The routes were reviewed in 1970 to reflect a fall off in travel with reductions in frequency on the Ilminster - Yeovil route and the Taunton via Curry Mallett route (which became respectively Friday only and Saturday only, with the latter curtailed to start at Westport). The ex-Cornelius garage at Barrington was closed and all operations concentrated on the South Petherton base. Modest expansion came in 1977 when the Taunton route was extended back to start from Martock and again in May 1978 when Western National withdrew their parallel competing Yeovil - South Petherton route (service number 466). The Odcombe villages were now incorporated into the H&C route to Yeovil, having been served previously only by Western National. At the same time National route 467 from Yeovil to Crewkerne was withdrawn - this had paralleled the Safeway route, necessitating new timetables for both South Petherton operators.
Fred Alford managed the business for some years, and was succeeded by Stan Baker, who was the well known general manager for many years and was to oversee both its successes and its downfall, when the business ceased to trade somewhat unexpectedly on the last day of May 1979. Driving staff had requested a substantial pay award which the operating company felt unable to agree to at a time of rising prices and falling income. (Stanley Vincent had died in 1975 and the business was now run by his sons who were perhaps more interested in their main business, the motor trade - especially at a time of rising costs and decreasing revenue for buses). At the time services were being operated on a commercial basis, and one solution might have been to approach the county council for operating subsidy, but parent company Vincents chose not to pursue this option, and the business closed after 51 years - some might say a little ingloriously in the year after the celebration of the half century. At this time there were sixteen vehicles in the fleet, fourteen single deck and two double deck, and the firm employed nineteen people. Four buses were needed each weekday for the services into Yeovil at this time. On the final night of operations in 1979, former H&C assistant manager David Grimmett recalls driving the last H&C bus into the depot, as he was at the wheel of 423, bringing up the rear of the small convoy of vehicles returning to South Petherton for the last time.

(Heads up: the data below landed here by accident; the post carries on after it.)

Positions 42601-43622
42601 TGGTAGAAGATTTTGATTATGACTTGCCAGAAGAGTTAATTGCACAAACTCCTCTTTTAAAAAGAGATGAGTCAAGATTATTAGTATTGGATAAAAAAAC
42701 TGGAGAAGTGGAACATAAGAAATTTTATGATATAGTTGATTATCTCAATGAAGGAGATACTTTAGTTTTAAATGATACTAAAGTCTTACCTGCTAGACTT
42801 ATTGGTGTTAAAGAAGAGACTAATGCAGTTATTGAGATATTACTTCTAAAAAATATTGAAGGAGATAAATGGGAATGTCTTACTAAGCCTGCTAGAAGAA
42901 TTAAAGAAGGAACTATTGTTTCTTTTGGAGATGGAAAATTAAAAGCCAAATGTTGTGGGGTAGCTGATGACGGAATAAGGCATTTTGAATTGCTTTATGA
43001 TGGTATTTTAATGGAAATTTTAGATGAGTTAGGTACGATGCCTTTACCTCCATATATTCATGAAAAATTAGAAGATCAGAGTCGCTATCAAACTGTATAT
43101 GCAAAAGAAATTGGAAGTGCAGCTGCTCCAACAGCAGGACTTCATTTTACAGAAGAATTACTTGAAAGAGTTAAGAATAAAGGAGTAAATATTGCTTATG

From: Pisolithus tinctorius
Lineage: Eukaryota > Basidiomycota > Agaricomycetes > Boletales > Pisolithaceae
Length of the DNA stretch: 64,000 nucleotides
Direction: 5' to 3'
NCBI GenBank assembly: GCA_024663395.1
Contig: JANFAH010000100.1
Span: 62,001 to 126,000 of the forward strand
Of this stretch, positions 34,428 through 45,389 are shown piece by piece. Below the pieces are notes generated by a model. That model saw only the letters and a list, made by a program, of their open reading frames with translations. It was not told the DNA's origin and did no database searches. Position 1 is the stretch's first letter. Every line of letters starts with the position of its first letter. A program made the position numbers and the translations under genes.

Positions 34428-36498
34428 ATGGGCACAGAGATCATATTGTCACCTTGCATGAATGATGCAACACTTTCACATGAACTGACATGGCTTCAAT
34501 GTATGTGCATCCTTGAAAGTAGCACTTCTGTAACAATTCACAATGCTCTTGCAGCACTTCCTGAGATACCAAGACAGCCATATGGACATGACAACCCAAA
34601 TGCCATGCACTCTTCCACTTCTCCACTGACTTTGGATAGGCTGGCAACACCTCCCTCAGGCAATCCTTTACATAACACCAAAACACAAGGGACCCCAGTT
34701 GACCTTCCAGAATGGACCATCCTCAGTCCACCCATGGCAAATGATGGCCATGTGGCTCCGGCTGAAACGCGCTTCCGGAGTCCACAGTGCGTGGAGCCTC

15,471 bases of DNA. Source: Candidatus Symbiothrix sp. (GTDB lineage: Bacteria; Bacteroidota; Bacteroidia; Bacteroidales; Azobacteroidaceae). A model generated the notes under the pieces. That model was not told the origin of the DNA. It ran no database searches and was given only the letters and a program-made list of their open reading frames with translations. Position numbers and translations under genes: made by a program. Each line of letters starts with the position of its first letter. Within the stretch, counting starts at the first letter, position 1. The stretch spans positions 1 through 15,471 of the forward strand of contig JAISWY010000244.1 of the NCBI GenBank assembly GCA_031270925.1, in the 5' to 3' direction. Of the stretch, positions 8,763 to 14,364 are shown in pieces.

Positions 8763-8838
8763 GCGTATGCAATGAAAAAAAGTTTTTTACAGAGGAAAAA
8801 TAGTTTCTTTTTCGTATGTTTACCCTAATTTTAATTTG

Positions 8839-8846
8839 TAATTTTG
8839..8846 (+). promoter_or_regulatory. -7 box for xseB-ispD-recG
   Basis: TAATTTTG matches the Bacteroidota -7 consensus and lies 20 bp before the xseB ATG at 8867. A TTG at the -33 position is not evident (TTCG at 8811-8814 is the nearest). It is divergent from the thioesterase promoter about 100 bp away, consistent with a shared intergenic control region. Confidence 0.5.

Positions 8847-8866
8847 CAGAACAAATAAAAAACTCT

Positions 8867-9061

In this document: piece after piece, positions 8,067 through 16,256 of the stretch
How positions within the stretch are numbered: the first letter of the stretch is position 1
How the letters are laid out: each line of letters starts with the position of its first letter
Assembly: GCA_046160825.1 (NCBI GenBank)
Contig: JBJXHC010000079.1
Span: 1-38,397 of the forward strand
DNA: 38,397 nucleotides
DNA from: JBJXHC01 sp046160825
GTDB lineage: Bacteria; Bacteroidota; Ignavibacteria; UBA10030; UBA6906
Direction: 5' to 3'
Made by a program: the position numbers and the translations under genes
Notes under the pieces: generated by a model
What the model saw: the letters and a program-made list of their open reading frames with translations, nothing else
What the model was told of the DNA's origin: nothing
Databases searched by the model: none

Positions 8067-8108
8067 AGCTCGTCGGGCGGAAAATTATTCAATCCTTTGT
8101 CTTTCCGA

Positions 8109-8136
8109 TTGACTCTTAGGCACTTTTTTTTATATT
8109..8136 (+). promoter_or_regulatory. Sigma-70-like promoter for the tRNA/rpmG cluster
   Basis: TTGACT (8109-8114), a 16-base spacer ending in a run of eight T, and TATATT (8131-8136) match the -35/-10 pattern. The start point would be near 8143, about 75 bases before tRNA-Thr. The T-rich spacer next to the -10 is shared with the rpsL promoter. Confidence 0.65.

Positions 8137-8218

Some of the routes passed to Safeway, the other local operator, in particular the two main daily services to Yeovil, from South Petherton and Crewkerne/West Chinnock respectively; and also the Friday only service from Ilminster to Yeovil. Five drivers and four vehicles passed from H&C to Safeway to increase their operational capability following this expansion of their business. Western National took over operation of the weekday service from Martock and South Petherton via Langport to Taunton as their service 263 whilst Brutonian inherited the Saturday only service from Westport to Taunton, extending it back to start from South Petherton as their service 15, and introduced a Wednesday service as well.
Safeway Services continued
what had been the main H&C route from South Petherton to Yeovil
from 1979 until 2007. It was withdrawn after operation on
Saturday 26th May as a result of competition over the route since
December 2006 by newcomers Nippy Bus of Yeovil. In
early 2007 South West Coaches introduced service 81
hourly between Yeovil and South Petherton, initially running against